Node Red parser not flagging syntax error?

Node Red parser not flagging syntax error?

I was trying to find a flow logic error and wasted about 2 hours double checking everything. Only to find that it appears the javascript parser missed a typo? Do you see it? Hint DEVICE const.

const DEVICE='Device,'
      MONITOR='Monitor',
      STATUS='Status',
      ABORT='Abort',
      LOGOUT='Logout';

The above is not correct, but NR parser did not flag it? Now I suspect this is actually a node parser error, because NR is just using node to validate function nodes?

Are you using the (default) ACE editor, or have you enabled the monaco editor?

What you have shared there is actually valid JavaScript (albeit not 'good' JavaScript). If you open your browser's JavaScript console and paste that in and run it, you won't get an error.

That said, it isn't good JavaScript because you are setting MONITOR etc without having declared them as var/let/const etc. However, the built-in JavaScript parser used by ACE doesn't flag this.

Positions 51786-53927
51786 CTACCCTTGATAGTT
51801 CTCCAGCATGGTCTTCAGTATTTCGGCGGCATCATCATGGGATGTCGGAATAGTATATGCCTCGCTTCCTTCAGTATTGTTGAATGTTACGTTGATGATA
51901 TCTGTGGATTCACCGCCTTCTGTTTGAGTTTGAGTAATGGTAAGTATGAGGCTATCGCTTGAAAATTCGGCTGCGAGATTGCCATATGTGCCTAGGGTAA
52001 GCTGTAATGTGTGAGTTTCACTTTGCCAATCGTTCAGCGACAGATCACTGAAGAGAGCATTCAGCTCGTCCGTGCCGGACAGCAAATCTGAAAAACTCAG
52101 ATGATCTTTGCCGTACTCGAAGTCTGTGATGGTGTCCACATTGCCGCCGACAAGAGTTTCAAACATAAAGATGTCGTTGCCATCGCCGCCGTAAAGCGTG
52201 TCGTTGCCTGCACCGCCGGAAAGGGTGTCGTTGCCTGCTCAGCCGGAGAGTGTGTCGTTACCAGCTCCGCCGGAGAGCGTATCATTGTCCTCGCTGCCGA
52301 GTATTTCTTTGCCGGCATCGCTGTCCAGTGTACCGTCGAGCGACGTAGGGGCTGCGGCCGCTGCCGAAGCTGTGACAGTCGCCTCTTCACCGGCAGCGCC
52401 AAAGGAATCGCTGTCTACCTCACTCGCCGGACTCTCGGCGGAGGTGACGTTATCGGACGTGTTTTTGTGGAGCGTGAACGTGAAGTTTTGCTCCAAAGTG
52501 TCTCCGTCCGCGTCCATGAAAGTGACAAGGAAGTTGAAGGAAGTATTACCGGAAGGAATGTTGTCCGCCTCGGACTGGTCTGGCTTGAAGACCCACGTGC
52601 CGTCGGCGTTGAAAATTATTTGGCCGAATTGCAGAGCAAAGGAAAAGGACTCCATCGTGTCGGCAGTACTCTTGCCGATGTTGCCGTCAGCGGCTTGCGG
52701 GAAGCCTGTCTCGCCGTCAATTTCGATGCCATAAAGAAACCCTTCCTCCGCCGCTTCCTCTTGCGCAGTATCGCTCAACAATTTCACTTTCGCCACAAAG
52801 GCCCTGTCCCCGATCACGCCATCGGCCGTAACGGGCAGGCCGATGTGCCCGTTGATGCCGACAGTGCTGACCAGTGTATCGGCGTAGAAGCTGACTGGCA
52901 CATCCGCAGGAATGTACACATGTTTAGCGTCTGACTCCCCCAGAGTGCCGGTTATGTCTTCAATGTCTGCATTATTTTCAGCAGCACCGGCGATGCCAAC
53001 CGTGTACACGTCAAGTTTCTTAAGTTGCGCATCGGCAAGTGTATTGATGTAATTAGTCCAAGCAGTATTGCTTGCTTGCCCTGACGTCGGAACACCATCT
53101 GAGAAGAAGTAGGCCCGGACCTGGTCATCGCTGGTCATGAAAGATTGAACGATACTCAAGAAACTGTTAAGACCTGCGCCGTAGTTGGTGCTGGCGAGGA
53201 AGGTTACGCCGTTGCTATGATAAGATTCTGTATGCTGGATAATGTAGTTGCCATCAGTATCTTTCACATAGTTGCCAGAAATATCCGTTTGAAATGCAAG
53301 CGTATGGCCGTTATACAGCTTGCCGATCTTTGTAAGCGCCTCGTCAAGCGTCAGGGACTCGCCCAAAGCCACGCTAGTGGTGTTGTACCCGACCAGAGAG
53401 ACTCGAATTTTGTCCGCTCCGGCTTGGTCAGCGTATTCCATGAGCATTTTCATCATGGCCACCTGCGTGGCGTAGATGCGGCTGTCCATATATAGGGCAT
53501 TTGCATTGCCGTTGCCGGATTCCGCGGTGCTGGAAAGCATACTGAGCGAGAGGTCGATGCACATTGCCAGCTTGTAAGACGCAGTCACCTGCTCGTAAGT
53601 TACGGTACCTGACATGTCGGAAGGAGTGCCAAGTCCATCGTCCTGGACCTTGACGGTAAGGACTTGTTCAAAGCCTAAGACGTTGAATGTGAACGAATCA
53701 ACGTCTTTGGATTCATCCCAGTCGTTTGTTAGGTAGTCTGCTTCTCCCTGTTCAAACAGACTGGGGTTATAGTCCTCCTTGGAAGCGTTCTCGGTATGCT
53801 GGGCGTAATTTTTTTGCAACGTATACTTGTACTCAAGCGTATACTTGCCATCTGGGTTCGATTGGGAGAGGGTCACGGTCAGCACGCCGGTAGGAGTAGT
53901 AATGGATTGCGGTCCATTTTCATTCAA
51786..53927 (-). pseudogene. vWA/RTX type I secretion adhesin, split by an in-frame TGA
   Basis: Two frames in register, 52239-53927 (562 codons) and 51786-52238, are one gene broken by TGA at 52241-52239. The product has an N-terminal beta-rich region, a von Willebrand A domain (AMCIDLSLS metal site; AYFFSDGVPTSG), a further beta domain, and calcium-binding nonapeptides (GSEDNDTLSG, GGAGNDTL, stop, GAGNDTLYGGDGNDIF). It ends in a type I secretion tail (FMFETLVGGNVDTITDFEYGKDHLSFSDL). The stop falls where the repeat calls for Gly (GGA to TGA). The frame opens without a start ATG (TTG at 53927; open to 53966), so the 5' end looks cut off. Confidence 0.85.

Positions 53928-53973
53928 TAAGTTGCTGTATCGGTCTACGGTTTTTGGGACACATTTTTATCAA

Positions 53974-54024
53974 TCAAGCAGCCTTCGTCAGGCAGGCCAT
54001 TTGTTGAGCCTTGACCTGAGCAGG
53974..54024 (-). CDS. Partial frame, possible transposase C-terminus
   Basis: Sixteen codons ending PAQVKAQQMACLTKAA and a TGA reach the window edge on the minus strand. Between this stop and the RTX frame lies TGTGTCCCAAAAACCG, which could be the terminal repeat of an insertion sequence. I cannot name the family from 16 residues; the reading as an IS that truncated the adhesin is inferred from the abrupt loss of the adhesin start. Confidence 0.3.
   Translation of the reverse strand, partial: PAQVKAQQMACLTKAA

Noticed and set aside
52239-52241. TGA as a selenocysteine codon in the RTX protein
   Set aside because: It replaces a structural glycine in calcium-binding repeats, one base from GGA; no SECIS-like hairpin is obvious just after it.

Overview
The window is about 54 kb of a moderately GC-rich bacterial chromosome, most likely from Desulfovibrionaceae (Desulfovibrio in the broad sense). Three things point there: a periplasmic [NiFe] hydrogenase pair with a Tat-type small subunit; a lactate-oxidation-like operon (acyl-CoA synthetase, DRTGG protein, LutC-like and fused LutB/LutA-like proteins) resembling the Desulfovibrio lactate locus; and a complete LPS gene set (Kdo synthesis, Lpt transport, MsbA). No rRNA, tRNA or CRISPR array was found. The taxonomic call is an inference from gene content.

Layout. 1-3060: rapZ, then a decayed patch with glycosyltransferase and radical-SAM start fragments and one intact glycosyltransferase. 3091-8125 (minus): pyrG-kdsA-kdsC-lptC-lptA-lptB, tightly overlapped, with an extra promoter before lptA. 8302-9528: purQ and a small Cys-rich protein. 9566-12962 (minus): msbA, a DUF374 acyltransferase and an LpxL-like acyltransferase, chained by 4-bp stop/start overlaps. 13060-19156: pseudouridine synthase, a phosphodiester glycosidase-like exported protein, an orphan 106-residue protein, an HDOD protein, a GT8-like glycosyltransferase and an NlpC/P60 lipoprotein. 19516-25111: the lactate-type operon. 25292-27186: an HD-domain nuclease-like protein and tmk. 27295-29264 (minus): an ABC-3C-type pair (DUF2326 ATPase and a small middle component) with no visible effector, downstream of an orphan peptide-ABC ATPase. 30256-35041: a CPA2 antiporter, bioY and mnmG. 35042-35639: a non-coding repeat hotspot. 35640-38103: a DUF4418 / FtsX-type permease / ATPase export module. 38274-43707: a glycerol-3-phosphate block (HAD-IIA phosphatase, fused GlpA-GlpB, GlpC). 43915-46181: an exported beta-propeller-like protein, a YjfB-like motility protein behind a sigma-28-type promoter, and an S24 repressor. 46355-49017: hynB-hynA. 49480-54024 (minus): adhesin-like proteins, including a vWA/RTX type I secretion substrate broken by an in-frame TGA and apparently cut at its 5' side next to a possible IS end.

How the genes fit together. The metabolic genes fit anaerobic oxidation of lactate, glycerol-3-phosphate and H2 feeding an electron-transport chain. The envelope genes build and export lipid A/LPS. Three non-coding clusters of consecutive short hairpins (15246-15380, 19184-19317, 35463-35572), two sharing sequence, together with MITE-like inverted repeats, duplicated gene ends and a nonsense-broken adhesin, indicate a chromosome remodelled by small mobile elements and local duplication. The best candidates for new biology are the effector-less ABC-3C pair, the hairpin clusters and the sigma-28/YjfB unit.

The monaco editor widget has much better defaults for highlighting this type of thing:

We are making monaco the default editor in Node-RED 3.0.

I think you have the comma in the wrong place. And as nick has pointed out, Monaco recognises this kinda thing.

Right, to me this is just a typical typo, comma in the wrong place, was surprised it was not flagged.

No, I have not customized the editor at all.

Yeah, I figured this was not NR per se! Just found it odd.

Oh, so 'good' JavaScript wants explicit declaration per variable/constant? Interesting, my experience with C, C#, VB, VB.NET, python, etc. complex or combined declarations is typical, because JavaScript never flagged it, I never really considered it an issue, live and learn. :slight_smile:

Looking forward to 3.0, I just seem to have all the fun. LOL.

No, you can combine them in a single statement:

const a = 1, b = 2

The problem with your code, as you know, is the missing comma at the end of the first line.

The makes the interpreter see MONITOR as the start of a new statement, rather than a continuation.

Ah... man reminds me of my 'compiler theory' class at University, where there were just 'wonderful' code parsing complexities. Never look at a parser... the code is always ugly... I remember my professor stated.